By now everyone has heard of ChatGPT. If you haven’t…why not! It’s being mentioned everywhere - even in mainstream media!

For example:

Microsoft is even bringing the technology into Office apps.

So I decided to take a look at how I could use it to maybe make things easier for me with respect to my job as an ops/platform engineer. I signed up and had a little play about. And it’s been pretty good so far.

Here’s what ChatGPT has to say about how it can help developers:

Want to know how these things work…Well that information is out there too:

Google search and stackoverflow are usual places to find information when I’m stuck or need help. I often find myself looking up syntax or options for commands (for example, what is the syntax for Azure Devops Crontab? Or how do I loop through a collection with Powershell?). It all kind of adds up in terms of time spent looking up how to do something rather than doing it.

In the real world


At the time I was about to start working on a script to pull all values from one Azure KeyVault and copy them to another renaming them. Seemed like a perfect chance to test out ChatGPT.

My prompt:

take a list of secrets and copy them from one keyvault to another renaming the secrets

And the response:

So as we can see, we have an answer that uses both Azure CLI and Powershell. More than enough information for me to go and create the script I needed.

Google Bard

A few days later (this was late March 2023/early April 2023), I received an invitation to sign up for the preview of Google Bard. Given that I’d just used ChatGPT, I thought I’d ask it the same question…

The results were disappointing. Bard responded that it didn’t understand. A little playing about and it was clear that Bard wasn’t anywhere near as useful for me. I wanted it to understand code, but it didn’t appear that this early beta version was capable of that. A Google search was more informative.

Now this was all about a month ago, giving it another try while writing this post it seems that Google have been working on it. It actually did now understand code! With the same prompt, this is the response from Bard:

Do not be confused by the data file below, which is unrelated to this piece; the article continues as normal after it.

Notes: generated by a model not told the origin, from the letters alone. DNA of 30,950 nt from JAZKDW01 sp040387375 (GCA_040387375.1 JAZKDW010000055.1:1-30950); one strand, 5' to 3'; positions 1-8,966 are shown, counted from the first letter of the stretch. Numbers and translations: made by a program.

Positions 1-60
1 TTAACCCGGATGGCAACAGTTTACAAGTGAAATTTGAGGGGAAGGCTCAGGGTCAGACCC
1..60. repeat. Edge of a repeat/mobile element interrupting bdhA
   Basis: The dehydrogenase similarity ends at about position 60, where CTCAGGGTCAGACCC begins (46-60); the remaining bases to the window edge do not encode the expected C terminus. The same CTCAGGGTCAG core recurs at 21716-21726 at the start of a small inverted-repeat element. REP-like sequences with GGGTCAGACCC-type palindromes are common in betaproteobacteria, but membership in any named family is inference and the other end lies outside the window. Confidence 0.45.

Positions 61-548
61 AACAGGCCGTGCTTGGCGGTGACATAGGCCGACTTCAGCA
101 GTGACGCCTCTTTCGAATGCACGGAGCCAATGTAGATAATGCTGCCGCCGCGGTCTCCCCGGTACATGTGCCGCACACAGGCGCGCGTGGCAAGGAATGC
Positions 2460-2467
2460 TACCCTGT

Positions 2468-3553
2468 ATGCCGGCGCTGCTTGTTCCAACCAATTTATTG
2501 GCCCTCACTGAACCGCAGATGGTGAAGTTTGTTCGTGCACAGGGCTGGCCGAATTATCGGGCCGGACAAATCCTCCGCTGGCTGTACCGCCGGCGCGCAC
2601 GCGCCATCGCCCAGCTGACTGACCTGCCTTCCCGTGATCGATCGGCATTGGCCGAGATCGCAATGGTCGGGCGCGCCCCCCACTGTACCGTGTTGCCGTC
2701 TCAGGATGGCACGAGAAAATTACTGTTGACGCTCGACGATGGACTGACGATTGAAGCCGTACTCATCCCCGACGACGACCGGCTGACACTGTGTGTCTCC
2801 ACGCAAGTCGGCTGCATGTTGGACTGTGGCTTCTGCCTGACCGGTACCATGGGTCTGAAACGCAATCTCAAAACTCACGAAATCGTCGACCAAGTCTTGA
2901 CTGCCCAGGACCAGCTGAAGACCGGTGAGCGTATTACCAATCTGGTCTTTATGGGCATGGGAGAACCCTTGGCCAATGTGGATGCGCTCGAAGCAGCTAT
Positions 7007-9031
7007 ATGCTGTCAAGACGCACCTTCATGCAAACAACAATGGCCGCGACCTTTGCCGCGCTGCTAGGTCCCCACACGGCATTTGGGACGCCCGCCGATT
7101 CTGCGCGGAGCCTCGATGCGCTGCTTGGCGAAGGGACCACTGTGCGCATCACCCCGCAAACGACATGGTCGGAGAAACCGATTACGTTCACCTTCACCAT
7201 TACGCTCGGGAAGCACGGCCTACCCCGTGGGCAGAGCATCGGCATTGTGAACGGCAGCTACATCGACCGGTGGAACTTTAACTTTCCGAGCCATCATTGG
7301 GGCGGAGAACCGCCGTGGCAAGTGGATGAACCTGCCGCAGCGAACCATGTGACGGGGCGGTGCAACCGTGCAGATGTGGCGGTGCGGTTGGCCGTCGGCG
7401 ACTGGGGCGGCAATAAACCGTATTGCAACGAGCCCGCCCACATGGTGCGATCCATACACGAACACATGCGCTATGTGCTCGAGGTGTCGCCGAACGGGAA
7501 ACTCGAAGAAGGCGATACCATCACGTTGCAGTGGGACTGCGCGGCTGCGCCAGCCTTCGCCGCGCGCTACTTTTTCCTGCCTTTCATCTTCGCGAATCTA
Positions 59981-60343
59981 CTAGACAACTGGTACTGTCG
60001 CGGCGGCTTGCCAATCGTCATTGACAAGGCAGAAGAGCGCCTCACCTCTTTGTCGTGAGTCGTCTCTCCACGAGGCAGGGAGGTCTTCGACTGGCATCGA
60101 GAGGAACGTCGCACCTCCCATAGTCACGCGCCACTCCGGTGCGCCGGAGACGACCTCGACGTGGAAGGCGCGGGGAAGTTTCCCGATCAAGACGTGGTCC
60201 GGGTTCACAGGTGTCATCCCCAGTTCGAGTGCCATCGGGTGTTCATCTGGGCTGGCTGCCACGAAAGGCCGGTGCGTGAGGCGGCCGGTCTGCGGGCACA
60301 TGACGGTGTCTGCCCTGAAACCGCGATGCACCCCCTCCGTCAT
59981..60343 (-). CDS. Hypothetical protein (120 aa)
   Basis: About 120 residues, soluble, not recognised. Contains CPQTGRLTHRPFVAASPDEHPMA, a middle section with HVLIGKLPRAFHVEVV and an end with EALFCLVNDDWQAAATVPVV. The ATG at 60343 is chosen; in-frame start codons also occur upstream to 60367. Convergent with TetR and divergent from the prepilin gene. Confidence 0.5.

So now there is some useful info back. It’s provided a bash script using Azure CLI. But note that it’s not taken into account that I also wanted to rename the secrets in the new vault.

So there is still room for improvement here, but much improved in the past month.

Use Cases

Want to convert from between languages (eg. Bash to Powershell), both tools are able to do that with very similar responses. Note that Bard explicitly contains a disclaimer on its code example, but ChatGPT doesn’t.

Find that the answer is not quite right? Continue the conversation asking for refinement and you may get better answers. Remember that a “chat” and its history will provide context, which in turn may help you get the answer your looking for.

Text summation

There are all sorts of things you can use it for. If your not very good at wording something, you could ask for your text to be reworded. For example, I don't have time for that, I'll get to it when I can becomes I am currently unable to prioritize that task, but I intend to address it in the future when my schedule allows.

Learning new concepts

Need to learn or understand a new concept? Ask for it to be explained in simple terms that a beginner could understand.

Want to know about inheritance with Python?

"can you explain inheritance in python with examples in simple terms for a beginner"

You’ve heard “idempotance” in relation to PaaS (Platform as a Service) but never fully understood it?

"can you explain idempotence with respect to platform as a service systems and terraform with examples"


As with all code on the internet…use at your own peril. ChatGPT and its peers are liable to hallucinate. Asking it to provide factual information, you can ask it to stick to the facts rather than make things up and hope that the answer is “correct”.

So, can I use it in my day job…absolutely. As long as your prompts are worded correctly and your prepared to do some extra checking.

The future is interesting. We’re not quite at Skynet or HAL 9000 levels of intelligence or self awareness yet…